6 Mistakes Christians Make with Money
Let me begin by saying that I’m the daughter of two accountants, and I’m a former nonprofit fundraiser, which makes me highly qualified to write about money.
Actually, it really makes me no more qualified than anyone else. However, the way my parents raised me has made me really thoughtful about the concept of money—how we acquire it, what we do with it, etc. Stewardship is one of my favorite words ever. The concept excites me in the geekiest way possible. Just look at the tremendous resources God has given us in our modern world! We could do so much and make such an impact if we handled our money wisely.
Which brings me to a few mistakes I think Christians make when it comes to finances:
Making your offerings to God and then assuming the rest is all yours. If you’re tithing and giving your first fruits but think the money left over belongs to you for you to use however you want, you’re missing the point. “The earth is the Lord’s, and everything in it, the world, and all who live in it” (Psalm 24:1). Spend your money like it’s someone else’s, because it is.
Believing your small gifts don’t matter. First of all, small gifts do make a difference and do add up. (Just ask Time of Grace about how much they rely on small gifts from loyal givers.) Second of all, God is pleased more with your heart and your motive than the size of your gift. Remember what Jesus said about the widow’s mite? “‘Truly I tell you,’ he said, ‘this poor widow has put in more than all the others’” (Luke 21:3).
Not deducting charitable gifts on your taxes because “I give because I want to, not for the deduction.” Wouldn’t God want you to make prudent choices with the money he’s entrusted you with? “Now it is required that those who have been given a trust must prove faithful” (1 Corinthians 4:2). Faithful stewardship means taking advantage of the legal opportunities the government gives you to hang onto your money. Give $1,000 to Christian ministries in a year? If you deduct that, you’ll potentially save $100-$400 off of your taxes, which is bonus money you could give right back to a ministry if you choose.
Shying away from building wealth because you believe wealth causes greed and wickedness. Yes, it can, but wealth can do so much good too. Our world needs Christians with a heart for generosity who can make big gifts to support ministry. Did you ever consider that your lazy or mediocre financial choices might actually disappoint God, the God who blessed you with your brain and abilities? The parable of the bags of gold was a story right from Jesus’ mouth about how he wants us to manage our resources well. “Well done, good and faithful servant! You have been faithful with a few things; I will put you in charge of many things” (Matthew 25:21). (My advice to help keep things in check: pray that God will not bless you with more wealth than you can handle.)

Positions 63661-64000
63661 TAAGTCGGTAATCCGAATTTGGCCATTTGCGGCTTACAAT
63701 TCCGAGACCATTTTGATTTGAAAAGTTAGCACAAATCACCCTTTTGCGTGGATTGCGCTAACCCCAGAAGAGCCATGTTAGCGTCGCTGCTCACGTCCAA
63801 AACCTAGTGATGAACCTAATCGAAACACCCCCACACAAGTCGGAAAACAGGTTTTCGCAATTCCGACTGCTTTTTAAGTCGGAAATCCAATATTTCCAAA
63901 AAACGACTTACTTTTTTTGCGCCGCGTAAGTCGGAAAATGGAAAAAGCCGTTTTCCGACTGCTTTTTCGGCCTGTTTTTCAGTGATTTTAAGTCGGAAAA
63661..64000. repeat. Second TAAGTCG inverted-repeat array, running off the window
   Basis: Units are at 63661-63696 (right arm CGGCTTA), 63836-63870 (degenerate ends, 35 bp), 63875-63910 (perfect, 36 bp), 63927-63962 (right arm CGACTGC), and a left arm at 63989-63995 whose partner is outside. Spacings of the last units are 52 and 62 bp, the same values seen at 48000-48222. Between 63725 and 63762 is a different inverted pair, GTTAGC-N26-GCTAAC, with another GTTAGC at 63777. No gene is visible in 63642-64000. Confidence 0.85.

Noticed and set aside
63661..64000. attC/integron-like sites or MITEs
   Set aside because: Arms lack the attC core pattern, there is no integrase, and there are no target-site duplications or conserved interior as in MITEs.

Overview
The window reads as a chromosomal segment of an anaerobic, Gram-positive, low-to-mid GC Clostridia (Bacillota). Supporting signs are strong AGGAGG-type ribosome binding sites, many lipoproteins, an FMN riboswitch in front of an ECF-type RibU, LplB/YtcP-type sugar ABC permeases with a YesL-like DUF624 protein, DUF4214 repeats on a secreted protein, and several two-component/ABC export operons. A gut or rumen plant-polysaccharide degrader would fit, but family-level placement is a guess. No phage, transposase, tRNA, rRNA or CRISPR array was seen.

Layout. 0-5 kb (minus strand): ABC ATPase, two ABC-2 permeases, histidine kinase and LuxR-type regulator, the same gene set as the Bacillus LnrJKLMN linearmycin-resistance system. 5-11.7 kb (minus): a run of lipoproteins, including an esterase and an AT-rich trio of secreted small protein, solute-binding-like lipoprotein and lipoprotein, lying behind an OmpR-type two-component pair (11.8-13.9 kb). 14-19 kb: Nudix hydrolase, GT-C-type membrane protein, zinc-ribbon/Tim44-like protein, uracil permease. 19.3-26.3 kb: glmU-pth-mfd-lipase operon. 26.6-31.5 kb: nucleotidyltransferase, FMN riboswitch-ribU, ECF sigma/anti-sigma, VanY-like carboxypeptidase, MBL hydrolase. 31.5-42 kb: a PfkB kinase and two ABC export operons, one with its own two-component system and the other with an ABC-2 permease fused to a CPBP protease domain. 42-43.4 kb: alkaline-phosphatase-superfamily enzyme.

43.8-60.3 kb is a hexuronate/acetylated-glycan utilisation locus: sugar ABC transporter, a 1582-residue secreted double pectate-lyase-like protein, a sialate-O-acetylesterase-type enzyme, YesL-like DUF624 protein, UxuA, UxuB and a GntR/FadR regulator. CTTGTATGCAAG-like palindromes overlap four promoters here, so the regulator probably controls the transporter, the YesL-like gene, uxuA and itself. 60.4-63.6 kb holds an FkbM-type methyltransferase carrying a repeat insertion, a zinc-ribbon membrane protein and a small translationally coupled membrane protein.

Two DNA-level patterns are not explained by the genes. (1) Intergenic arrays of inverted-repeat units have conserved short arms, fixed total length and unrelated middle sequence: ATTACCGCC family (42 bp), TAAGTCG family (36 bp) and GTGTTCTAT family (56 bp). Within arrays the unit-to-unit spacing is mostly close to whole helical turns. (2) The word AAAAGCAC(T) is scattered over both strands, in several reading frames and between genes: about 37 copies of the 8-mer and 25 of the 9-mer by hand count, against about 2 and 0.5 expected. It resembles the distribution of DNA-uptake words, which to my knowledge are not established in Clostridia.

Putting off giving until “later.” “We’re paying off debt right now.” “The kids are young.” “College tuition isn’t cheap.” I’ve heard a lot of seemingly rational explanations for why people avoid giving in their current stage of life. But faith in God is not always a black-and-white, rational thing. I dare you to increase your giving and see how God blesses you. Everyone I know who has decided to tackle their debt or increase their giving has miraculous stories of God’s unexpected financial blessings. I could tell you plenty of stories myself. “‘Test me in this,’ says the Lord Almighty, ‘and see if I will not throw open the floodgates of heaven and pour out so much blessing that there will not be room enough to store it’” (Malachi 3:10).
Being a passive giver. Serving others and giving to the Lord is not just about the check you drop in the offering plate each week. If you’re not actually getting your hands dirty and getting involved with causes and people who need your help, they’re not the only ones missing out—you are too. Give to your church and Christian ministries, but keep an eye out for other opportunities too—a family in need who could use a gift card for groceries or an organization that shares God's Word with community youths. “Learn to do right; seek justice. Defend the oppressed. Take up the cause of the fatherless; plead the case of the widow” (Isaiah 1:17).
I hope these points get you thinking. And please remember this isn’t a legalistic topic. This isn’t just about obeying laws and appeasing God. It’s about exercising Christian freedom in a responsible, joyful way. Second Corinthians 9:7 reminds us it’s all about the heart: “Each of you should give what you have decided in your heart to give, not reluctantly or under compulsion, for God loves a cheerful giver.”